When I returned to examining the Syriac Infancy Thomas tradition in 2008 I began with the Vatican manuscript translated in part (chs. 5-8 only) by Paul Peeters in 1914. He stated at the time that the manuscript was superior to William Wright’s sixth-century manuscript, despite its much more recent date of composition (17th century), because it contains portions missing in Wright. It was simple to obtain a microfilm copy of the Vatican manuscript and, being recent, it was quite easy to read. I could only wonder why it had taken so long for anyone to follow up on Peeters’ “superior” source.
I debuted the new text and translation at the 2008 Réunion de l’AELAC to largely positive response. However, Sever Voicu, well-known as a leading voice on Infancy Thomas, commented that the manuscript was so recent that it could hardly be important for reconstructing the text. Voicu’s resistance may stem from his belief that the Ethiopic tradition of the text is the best witness to its original form. After some revision, I submitted the paper to l’AELAC’s journal Apocrypha in September 2009 and waited for a response.
In the meantime I began investigating unpublished manuscripts of the text. Back in 1994, Simon Mimouni had prepared a study of Life of Mary traditions for Apocrypha (“Vies de la Vierge. État de la question,” Apocrypha 5 : 211-48) that I had somehow missed when preparing my dissertation. He had combed the manuscript catalogs and divided the Life of Mary sources into two streams: a Western (or Jacobite) recension combining Protevangelium of James, Infancy Thomas, the Vision of Theophilus, and the Assumption of Mary into a six-book collection; and the Eastern (Nestorian) recension represented by Budge’s Life of Mary text, which combines the Protevangelium of James, the Egyptian miracles, the Assumption of Mary, and, in some manuscripts, Infancy Thomas into one lengthy narrative. I tracked down as many of these manuscripts as possible—some had been lost or destroyed over the past century due to unrest in the East. My initial work on these Life of Mary traditions was presented at the 2008 Annual Meeting of the SBL under the title: “The Infancy Gospel of Thomas in the Jacobite Syriac Tradition.”
Some of the manuscripts in Mimouni’s list still eluded me because they had not been photographed. Fortunately, all of these were located in US libraries. Road trip! I applied for a small grant in 2010 that enabled me to travel to the Union Theological College in New York, Princeton, and Harvard and photograph four manuscripts: two East Syriac and two West. By the end of the trip I was able to finetune Mimouni’s list, correcting some of his identifications and adding some manuscripts that he had missed. I also adjusted Mimouni’s categories by dividing the evidence into three recensions: Sa (what I call the “early text,” featuring Infancy Thomas as a separate text, and including the manuscripts edited by Wright, Peeters, and Baars-Heldermann along with another manuscript very similar to Peeters’ from the Mingana collection), Sw (the West Syriac text, at this point known in 19 Syriac MSS and four in Garshuni), and Se (the East Syriac text, found now in three of 19 of the Life of Mary manuscripts).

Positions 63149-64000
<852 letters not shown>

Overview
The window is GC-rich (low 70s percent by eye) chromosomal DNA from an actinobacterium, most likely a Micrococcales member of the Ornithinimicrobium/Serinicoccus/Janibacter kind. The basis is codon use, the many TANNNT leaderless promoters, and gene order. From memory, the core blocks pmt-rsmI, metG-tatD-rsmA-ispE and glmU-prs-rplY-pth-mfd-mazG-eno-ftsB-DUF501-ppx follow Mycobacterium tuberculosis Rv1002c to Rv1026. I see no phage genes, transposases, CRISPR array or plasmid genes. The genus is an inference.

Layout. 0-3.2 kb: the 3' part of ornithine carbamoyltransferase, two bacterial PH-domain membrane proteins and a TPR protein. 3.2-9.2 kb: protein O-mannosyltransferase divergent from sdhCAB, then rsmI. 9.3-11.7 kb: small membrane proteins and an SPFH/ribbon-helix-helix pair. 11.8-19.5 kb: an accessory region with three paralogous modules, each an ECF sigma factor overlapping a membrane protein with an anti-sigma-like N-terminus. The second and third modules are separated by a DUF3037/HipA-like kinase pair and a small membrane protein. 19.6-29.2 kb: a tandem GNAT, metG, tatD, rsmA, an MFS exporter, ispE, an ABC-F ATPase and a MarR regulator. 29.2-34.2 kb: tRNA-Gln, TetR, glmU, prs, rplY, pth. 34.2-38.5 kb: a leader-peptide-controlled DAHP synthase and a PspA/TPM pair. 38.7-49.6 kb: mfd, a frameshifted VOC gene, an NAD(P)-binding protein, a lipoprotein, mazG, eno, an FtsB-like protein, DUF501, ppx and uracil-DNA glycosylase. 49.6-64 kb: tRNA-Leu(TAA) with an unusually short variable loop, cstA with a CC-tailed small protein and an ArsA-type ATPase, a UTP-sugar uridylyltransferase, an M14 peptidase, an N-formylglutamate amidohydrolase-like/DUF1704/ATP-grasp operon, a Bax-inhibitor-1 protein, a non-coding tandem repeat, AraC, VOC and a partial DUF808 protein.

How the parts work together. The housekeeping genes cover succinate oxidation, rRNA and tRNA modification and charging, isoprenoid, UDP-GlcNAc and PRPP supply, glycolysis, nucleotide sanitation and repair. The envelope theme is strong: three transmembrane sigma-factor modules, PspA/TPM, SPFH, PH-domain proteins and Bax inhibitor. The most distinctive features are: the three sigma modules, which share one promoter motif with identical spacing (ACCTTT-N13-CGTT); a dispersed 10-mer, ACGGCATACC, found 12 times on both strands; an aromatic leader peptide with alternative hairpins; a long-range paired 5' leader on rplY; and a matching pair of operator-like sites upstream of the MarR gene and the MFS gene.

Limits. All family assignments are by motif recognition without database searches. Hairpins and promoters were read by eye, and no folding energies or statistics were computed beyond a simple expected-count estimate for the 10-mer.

In 2011 I once again presented my work on the text at the Réunion de l’AELAC in a paper entitled “On the Critical Edition of the Syriac Infancy Gospel of Thomas” and then at SBL in 2012 with “The Childhood of Jesus in the East Syriac Life of Mary.” While at AELAC I inquired about my submission to Apocrypha and learned that the editors still had not even read the paper. For reasons that I’d be happy to share over an adult beverage some time, my relationship with AELAC had soured by this point and I no longer felt welcome among the group. It seemed best to take my work elsewhere. So, I pulled the paper, updated it with the results of my manuscript hunting work and sent it off to Hugoye, who published it in 2013 as “The Infancy Gospel of Thomas from an Unpublished Syriac Manuscript. Introduction, Text, Translation, and Notes” (Hugoye 16.2: 225-99, available online HERE).
I planned originally to publish my critical edition of the three Syriac recensions in l’AELAC’s series Corpus Christianorum Series Apocryphorum, the same series that published my dissertation. But, again, AELAC and I were parting ways, so I secured a contract with Gorgias Press to publish the edition with them. Everything was ready. I had all of the manuscripts collated and had begun writing the introduction, so I told Gorgias to expect my finished work in September 2013. What went wrong?
Next: more &%#$ manuscripts!